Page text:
The Malay texts about Nur Muhammad to which the Cikoang sayyids referred were once widely read, and when I started collecting books in Arabic script in the late 1980s, I found some of them still on sale in bookshops in isolated places in Kalimantan and Malaysia, but they were no longer part of the curriculum of pondok and pesantren, if they had ever been. Reformers had, I suppose, condemned these works as superstitious and purged them from the shelves of the more respectable establishments.  (The texts are discussed and summarised, however, by Mohd. Nor bin Ngah in his Kitab Jawi: Islamic thought of the Malay Muslim scholars, Singapore: ISEAS, 1983.)

These Malay texts appear to be almost literal translations and adaptations of a medieval Arabic text that was widely known across the Muslim world, from Morocco to Indonesia, Daqā’iq al-Akhbār Fi Dhikr al-Janna wa-l-Nār (‘Particularities from the Traditions about Heaven and Hell’), attributed to one `Abd al-Raḥīm b. Aḥmad al-Qāḍī. This is how it begins:

“God created a tree with four branches and named it the Tree of Certainty. Then God created the Light of Muhammad (upon whom be peace) in a veil of white pearl, and its shape was like that of the peacock. And He placed it on this tree, where it praised Him for seventy thousand years. Then God created the Mirror of Shame and placed it in front [of the Peacock], and looking in the mirror the Peacock saw it was very beautiful.  Feeling ashamed before God, it prostrated itself five times – which is the origin of the five prayers that are obligatory for us. (…) And it sweated. From the drops of sweat from its head, He created the angels; from the sweat of its face, the Throne and the Chair, the Tablet and the Pen, Heaven and Hell, the sun, moon and stars, the Veil and all that is in the heavens; from the sweat of its breast the prophets and scholars and martyrs and the virtuous … “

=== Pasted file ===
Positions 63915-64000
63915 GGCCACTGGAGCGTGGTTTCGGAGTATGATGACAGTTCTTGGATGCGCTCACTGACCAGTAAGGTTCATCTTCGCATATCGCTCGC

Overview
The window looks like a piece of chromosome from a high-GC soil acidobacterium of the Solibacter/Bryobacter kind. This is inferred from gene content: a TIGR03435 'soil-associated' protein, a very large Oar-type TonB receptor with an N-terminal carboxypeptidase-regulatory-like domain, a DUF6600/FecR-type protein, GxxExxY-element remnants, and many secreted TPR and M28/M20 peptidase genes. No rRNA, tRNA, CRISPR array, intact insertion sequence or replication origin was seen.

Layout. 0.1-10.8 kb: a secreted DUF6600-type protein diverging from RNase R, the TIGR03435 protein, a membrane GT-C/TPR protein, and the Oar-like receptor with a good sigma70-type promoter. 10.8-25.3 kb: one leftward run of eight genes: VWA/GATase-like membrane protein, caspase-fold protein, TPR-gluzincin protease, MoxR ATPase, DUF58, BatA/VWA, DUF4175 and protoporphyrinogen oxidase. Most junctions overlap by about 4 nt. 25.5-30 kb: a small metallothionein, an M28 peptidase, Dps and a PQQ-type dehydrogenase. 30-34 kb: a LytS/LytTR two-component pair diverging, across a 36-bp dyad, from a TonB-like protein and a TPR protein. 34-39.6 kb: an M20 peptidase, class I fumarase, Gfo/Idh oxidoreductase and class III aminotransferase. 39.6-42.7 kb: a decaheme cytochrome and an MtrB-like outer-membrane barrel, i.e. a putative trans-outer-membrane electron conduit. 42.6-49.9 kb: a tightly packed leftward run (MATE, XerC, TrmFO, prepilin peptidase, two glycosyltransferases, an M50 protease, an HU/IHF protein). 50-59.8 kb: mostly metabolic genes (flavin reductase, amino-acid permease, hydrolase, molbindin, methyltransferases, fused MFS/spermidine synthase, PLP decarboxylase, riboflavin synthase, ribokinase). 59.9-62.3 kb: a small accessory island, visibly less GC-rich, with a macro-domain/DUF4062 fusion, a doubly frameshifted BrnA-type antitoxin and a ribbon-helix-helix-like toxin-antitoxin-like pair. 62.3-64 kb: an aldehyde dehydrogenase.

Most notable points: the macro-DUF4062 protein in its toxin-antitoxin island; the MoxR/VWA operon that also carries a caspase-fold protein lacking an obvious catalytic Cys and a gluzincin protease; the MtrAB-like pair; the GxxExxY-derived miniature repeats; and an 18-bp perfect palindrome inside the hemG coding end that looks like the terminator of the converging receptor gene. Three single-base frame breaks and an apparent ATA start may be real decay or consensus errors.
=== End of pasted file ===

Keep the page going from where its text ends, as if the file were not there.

The first page of the Arabic Daqa’iq al-Akhbar, reprinted in Indonesia or Malaysia

In Cikoang’s Mawlid festival, the Peacock, or Muhammadan Light, is represented by an offering of chickens symbolizing beauty and purity, as well as by the colourful decoration of all offerings.

Kandawari with offerings. An illustration from Muhammad Adlin Sila’s doctoral dissertation on the Maulid of Cikoang (Maudu’: A Way of Union with God, Canberra: ANU Press, 2015).

The tree and peacock in this Islamic creation myth echo ancient myths of cosmic trees and cosmic birds that were current all over West Asia, and of which we find survivals in popular religion today. In the myth of Murugan’s struggle with the demon Surapadman, who took the shape of a huge tree standing in the middle of the ocean, was split in two by a blow of Murugan’s sacred Vel, after which the halves, in the shape of a peacock and a rooster, could be subdued by the deity (see the 4th instalment of this peacock blog), we may perhaps recognize the same primeval tree and peacock, although the myth is embedded in another context.

As I was reflecting about the surprising similarity of South Indian peacock lamps and the Yezidi sanjaq, various myths and rituals with peacocks that I had encountered over the years came back to mind. I recalled that I had wondered whether there could be a connection between those semi-divine peacocks and the Yezidis’ Peacock Angel. Digging up my old notebooks, I recovered the notes summarised above. Besides these, I remembered having been struck by peacock figurines in yet another religious context, the Muharram processions in Iran, and I knew I must have photographed some.

On the 10th of the Islamic month Muharram, the day on which Shi`is commemorate the martyrdom of the Imam Husayn, the mourning processions in Iran featured large structures (called `alam, standard) decorated with numerous symbolic figures including peacocks. Here is one that I photographed in Kermanshah in 1975. The peacocks are very recognisable (and so are the serpents, to which I shall return later).

Part of the horizontal beam of a large `alam, with various symbolic figurines
(Kermanshah, 1975)

The same `alam in the Muharram procession. Kermanshah, 1975

There is some literature on these standards, which also mentions the peacocks, but I have not found any explanation of what that bird might symbolise in this context. Could it perhaps be that the `alam represents the cosmic tree and the peacock the Muhammadan Light, and that we have here a representation of the same creation myth?